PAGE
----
👋 Hi! Tell us about yourself and your training
Hey! I’m Roo Hamer, now 30 years young and still keeping fit. I grew up in Surrey, England. I’ve lived and worked in London almost ten years since finishing university.
I’ve never been diagnosed with ADHD but I do know that if i’m cooped up for too long I’m going crazy for sure!!
I’ve always participated in sports, whether on the weekend with friends or at school. Water polo, football, rugby and athletics were my preferred sports at school.
During the weekend I’d back doing crazy stuff in the garden or skateboarding; anything to keep adrenaline levels high and life interesting. Who would want a boring life???
Yes I broke a lot of bones and have many scars all over my body from who knows which fall or crash or accident but the point is I made it through each one of these incidents and am older and wiser today. If you learn from accidents rather than being upset, you can really improve your skills and movement knowledge.
I finished school and went to work in Brasil as a kite surf instructor. I got way better at Portuguese and kitesurfing and had a fantastic lifestyle.
I returned to England for a degree and 5 years of serious bodybuilding; on a mission to get simply as big as I possibly could.
After injuring my back at 21 I decided to become a personal trainer and learnt how to train without the need for weights. I began my journey into Calisthenics, the art of becoming strong using only your body as resistance.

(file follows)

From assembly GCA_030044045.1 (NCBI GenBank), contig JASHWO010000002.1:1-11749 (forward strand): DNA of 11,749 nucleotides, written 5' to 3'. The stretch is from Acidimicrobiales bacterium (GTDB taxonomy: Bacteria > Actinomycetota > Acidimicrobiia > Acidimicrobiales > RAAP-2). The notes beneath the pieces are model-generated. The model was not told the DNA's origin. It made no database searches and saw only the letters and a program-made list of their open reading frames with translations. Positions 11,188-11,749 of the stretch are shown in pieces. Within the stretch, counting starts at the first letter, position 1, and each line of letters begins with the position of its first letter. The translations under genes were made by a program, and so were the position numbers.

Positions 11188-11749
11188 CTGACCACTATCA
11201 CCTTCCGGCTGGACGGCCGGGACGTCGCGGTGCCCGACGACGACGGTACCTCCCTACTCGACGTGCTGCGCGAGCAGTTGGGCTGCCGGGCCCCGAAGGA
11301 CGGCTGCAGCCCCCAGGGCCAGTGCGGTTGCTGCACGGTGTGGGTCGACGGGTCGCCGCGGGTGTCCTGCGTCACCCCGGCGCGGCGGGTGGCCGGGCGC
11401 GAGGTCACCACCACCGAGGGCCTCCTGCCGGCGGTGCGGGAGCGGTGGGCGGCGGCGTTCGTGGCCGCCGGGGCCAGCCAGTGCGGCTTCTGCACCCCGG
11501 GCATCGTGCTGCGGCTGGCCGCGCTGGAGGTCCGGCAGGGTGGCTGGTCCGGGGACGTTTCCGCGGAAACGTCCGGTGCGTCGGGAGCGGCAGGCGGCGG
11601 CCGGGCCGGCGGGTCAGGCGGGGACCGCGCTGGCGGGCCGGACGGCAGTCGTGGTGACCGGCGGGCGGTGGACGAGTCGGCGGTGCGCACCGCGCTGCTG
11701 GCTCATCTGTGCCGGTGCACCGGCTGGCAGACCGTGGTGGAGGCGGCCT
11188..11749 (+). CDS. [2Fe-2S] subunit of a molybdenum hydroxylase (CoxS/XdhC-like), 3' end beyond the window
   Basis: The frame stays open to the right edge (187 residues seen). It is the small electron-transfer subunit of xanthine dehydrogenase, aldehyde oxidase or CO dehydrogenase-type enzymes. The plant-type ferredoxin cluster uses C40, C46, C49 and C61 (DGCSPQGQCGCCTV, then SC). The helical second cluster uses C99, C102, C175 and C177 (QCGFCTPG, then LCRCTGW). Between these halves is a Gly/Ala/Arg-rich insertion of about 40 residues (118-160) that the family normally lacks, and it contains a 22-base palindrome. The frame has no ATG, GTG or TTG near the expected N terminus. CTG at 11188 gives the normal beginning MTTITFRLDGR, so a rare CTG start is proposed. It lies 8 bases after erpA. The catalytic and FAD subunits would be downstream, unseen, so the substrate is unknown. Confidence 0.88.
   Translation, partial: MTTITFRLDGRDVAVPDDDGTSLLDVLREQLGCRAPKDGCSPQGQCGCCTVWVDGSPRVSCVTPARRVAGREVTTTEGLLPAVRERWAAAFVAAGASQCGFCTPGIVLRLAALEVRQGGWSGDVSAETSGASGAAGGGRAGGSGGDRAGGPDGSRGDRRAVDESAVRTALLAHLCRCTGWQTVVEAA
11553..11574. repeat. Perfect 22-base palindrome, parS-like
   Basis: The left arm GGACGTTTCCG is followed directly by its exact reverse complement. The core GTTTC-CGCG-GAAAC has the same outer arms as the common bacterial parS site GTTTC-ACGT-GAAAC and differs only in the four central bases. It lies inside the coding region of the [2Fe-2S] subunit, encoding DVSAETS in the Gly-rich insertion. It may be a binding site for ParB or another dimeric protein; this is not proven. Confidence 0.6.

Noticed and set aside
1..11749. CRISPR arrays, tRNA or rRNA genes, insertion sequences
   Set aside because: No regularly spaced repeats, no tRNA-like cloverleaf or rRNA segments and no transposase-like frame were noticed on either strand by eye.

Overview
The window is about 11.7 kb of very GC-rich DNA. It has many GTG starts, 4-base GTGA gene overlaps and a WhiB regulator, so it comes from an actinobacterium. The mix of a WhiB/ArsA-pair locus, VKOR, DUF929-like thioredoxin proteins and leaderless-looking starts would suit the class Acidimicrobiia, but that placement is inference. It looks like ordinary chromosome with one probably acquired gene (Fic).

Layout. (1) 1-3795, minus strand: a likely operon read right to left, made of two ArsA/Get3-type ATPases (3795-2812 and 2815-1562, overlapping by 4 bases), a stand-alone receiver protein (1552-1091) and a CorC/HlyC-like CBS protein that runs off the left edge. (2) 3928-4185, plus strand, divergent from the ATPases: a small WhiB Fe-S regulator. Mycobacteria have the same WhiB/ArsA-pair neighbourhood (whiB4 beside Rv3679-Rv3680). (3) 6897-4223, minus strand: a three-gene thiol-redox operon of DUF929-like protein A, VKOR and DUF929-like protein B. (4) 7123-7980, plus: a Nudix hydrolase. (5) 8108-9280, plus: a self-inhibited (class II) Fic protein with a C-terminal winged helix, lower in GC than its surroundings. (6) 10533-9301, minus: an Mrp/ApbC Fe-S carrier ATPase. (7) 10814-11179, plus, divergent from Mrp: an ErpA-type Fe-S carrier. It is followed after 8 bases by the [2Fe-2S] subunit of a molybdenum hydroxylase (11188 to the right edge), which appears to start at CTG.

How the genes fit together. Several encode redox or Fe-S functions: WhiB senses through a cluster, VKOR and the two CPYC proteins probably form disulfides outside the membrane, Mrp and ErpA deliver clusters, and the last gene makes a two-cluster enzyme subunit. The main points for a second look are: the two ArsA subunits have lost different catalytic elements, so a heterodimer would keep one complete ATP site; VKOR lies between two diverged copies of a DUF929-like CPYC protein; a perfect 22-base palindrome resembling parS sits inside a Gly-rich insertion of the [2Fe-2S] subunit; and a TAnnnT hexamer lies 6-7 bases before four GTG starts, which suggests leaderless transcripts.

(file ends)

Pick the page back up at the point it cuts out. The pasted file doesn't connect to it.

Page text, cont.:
I took a functional movement course and met my girlfriend Emily who is the head of yoga at Core Collective (somewhere I run classes in Kensington on a Wednesday night and Thursday morn).
She introduced me to Yin Yoga which is meditative stretching; stretches are normally held for upwards of 3 minutes. The session allowed me to embrace calm in discomfort, a discipline I had never embraced before.
Since then I have become much more flexible and mobile in training. It doesn’t prevent injuries depending on the risks you take in life, but it can prepare you for the next level of training. A ready body is important, be prepared.